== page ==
This letter was written on the morning after Dan died by Dan’s mother, my great-grandmother, Celeste Brackett Newcomer.  Having lost a grown child myself and learning of it at night, I understand the wild grief of the next morning.  I can hear it in this letter. Dan’s father was still on the train, coming home after his fruitless attempt to reach Dan before he died. The photograph related to this post is of Celeste.

Harpers Ferry, West VA.

February 1, 1918

To the Secretary of War


My Dear Mr. Baker,

I am daring to write to you in your official capacity, a letter, not of criticism nor of protest, but of pleading.

At this moment the body of my oldest son, a boy of nineteen, who left home the ninth of December in all the youthful ardor of patriotic devotion to his country, is somewhere between Fort Sam Houston and here—being shipped home. He was a freshman in college. There were six feet and a hundred and ninety pounds of him in the very pink of physical fitness.  He was full of the pride of that fitness for it was the reward of fair heritage, of honest outdoor work, of boyish athletic exercise, and of rigidly correct living. You will know he was not “soft” when I tell you that since he was fifteen he has earned every cent he has spent including his clothing, has kept up a life insurance for a thousand dollars, and has paid for his newspaper business worth nearly two hundred dollars. He has done it by delivering the newspapers all over this mountain town, getting out mornings, winter and summer, at 5:30 to do it. He did it with exuberant joy in the morning run—and last fall he entered college on the high school credits won during the same time.

He died last night of pneumonia at the base hospital at Fort Sam Houston. I know no particulars. His Father, rushing to his bedside, and intercepted at Greenville, N.C. by telegram as previously arranged for, is on the way back home-alone.

Mr. Baker, you are in no way to blame for the exposure due to unprecedented weather which probably caused my boy’s death. But can’t you stop the enlistment of other boys to be sent to live in tents, without sanitary conveniences, while they wait for a month to be assigned to squadrons and wooden barracks-just during these bitter months? Can’t you send out the order-“Take no more boys for Kelly Field until further orders”?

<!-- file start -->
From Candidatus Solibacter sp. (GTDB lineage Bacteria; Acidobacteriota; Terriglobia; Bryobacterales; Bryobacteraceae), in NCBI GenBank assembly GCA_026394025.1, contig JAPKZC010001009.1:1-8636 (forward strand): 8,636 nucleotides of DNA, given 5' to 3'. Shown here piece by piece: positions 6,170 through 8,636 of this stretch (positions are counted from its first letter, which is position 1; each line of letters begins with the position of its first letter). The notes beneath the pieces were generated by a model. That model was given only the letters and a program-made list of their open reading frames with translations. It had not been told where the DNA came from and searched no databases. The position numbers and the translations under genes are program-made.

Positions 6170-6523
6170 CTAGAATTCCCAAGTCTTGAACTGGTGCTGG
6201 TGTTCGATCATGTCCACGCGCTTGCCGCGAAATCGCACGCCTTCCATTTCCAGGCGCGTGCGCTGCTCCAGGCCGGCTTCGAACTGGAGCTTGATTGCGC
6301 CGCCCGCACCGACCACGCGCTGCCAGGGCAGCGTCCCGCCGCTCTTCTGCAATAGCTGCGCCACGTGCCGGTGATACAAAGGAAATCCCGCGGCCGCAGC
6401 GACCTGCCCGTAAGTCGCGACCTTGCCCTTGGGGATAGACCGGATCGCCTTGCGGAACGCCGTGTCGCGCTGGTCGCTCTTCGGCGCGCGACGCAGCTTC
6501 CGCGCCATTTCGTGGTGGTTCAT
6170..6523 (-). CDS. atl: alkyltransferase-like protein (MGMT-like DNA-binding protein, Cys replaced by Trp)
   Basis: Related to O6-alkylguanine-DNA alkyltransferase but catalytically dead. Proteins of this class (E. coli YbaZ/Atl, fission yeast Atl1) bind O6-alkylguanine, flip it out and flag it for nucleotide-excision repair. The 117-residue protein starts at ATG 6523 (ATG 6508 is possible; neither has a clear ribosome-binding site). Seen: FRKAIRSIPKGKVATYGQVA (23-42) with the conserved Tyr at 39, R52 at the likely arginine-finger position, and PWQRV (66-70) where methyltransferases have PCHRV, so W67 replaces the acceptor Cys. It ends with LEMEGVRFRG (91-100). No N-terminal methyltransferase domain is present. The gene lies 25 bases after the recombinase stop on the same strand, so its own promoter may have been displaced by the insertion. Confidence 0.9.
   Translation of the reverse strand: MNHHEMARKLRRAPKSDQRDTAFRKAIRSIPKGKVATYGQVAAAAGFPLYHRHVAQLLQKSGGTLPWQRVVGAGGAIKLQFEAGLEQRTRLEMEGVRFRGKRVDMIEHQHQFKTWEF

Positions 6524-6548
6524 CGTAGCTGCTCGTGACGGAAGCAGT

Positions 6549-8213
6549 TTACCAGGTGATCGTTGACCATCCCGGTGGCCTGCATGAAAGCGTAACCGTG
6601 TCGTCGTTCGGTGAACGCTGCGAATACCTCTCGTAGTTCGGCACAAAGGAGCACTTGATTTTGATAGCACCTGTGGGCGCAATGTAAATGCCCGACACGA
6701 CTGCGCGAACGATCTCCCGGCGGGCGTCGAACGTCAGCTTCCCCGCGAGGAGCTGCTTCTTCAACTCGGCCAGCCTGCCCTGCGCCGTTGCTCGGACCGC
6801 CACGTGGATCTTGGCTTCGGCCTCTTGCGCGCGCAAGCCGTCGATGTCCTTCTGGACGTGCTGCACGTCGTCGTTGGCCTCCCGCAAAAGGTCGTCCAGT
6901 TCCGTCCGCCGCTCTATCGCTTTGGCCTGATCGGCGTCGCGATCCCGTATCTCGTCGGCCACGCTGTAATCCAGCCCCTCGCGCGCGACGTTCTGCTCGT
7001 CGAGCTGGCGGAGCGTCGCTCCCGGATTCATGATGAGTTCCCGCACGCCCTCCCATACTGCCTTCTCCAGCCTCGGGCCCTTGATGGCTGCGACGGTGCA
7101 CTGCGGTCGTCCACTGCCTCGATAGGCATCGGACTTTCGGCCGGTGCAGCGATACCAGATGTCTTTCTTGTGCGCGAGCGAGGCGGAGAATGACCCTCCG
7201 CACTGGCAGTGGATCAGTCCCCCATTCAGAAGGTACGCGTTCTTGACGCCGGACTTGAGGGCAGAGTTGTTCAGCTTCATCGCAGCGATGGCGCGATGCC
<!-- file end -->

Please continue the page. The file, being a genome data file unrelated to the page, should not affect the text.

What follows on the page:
If my boy’s death could be the means of preventing the sacrifice of more boys he might serve his country even yet-as he so longed to do-tho by a death so different from any that entered his imagination.

Can it not be done, Mr. Baker? The raw boys, fresh from their warm homes, are the ones least fitted for exposure in tents, with insufficient blankets. The way I know about the insufficient blankets is from the hopeful sentence—“When the boys are assigned to squadrons they have comfortable quarters in wooden barracks and blankets enough.”  I sent him blankets, Mr. Baker, and a heavy sweater which his grandmother and I knitted on alternately almost night and day to hurry off when he reported a cold and sore throat (we had already sent him a light weight one) but they had not reached him when he wrote his last letter, dated Jan. 20th and 21st, tho they had been sent the 12th and 14th. His address had been changed meanwhile, for he had been assigned to a squadron at last “with comfortable quarters and good officers”, and he felt that things would go better now.


Just one more thing, Mr. Baker.  Can’t you have the boys paid promptly at the end of the first month? Our Boy was out of money, and tho we sent some in the very next mail after we knew, he had not received that either, in time to buy remedies needed for “cold, sore throat and boils.” We sent more money and “a little drug store” on the 10th, but on the 21st neither money nor medicine had reached him.  Mr. Baker, please send the boys back home until the camps are safe for them. We yielded to our boy’s eloquent pleading to be allowed to enlist. It was based upon a high sense of patriotic duty, and we could do no other.  And tho he was ill—it was written the day before he went to the hospital,–in his last letter he wrote “I’m glad I came anyway, for now I have the satisfaction of knowing I am doing my part.”

But we did not know, Mr. Baker, and he did not know until it was too late, that he would not be paid at the end of the month. If this is necessary, ought it not be published widely so that all may understand? Our Boy had money in the bank, and his parents tho poor are far from penniless, yet he suffered for cough drops and stamps, and disinfectants and candy. He “never felt the cold so in his life, probably from lack of sweets in the diet” tho he had spent the fall in Maine.

Mr. Baker, this is all.  I am not bitter. I just want to save the boys—all the brave boys who are now enlisting or being drafted—from this sort of death. We give them to our country—with aching hearts it is true—but we give them for service.  Please let them stay at home, this bitter weather, until the camps are fully ready for them—that they may have the privilege of serving, not merely dying, for their country.


Most respectfully,

Celeste Brackett Newcomer

Mother of Daniel B. Newcomer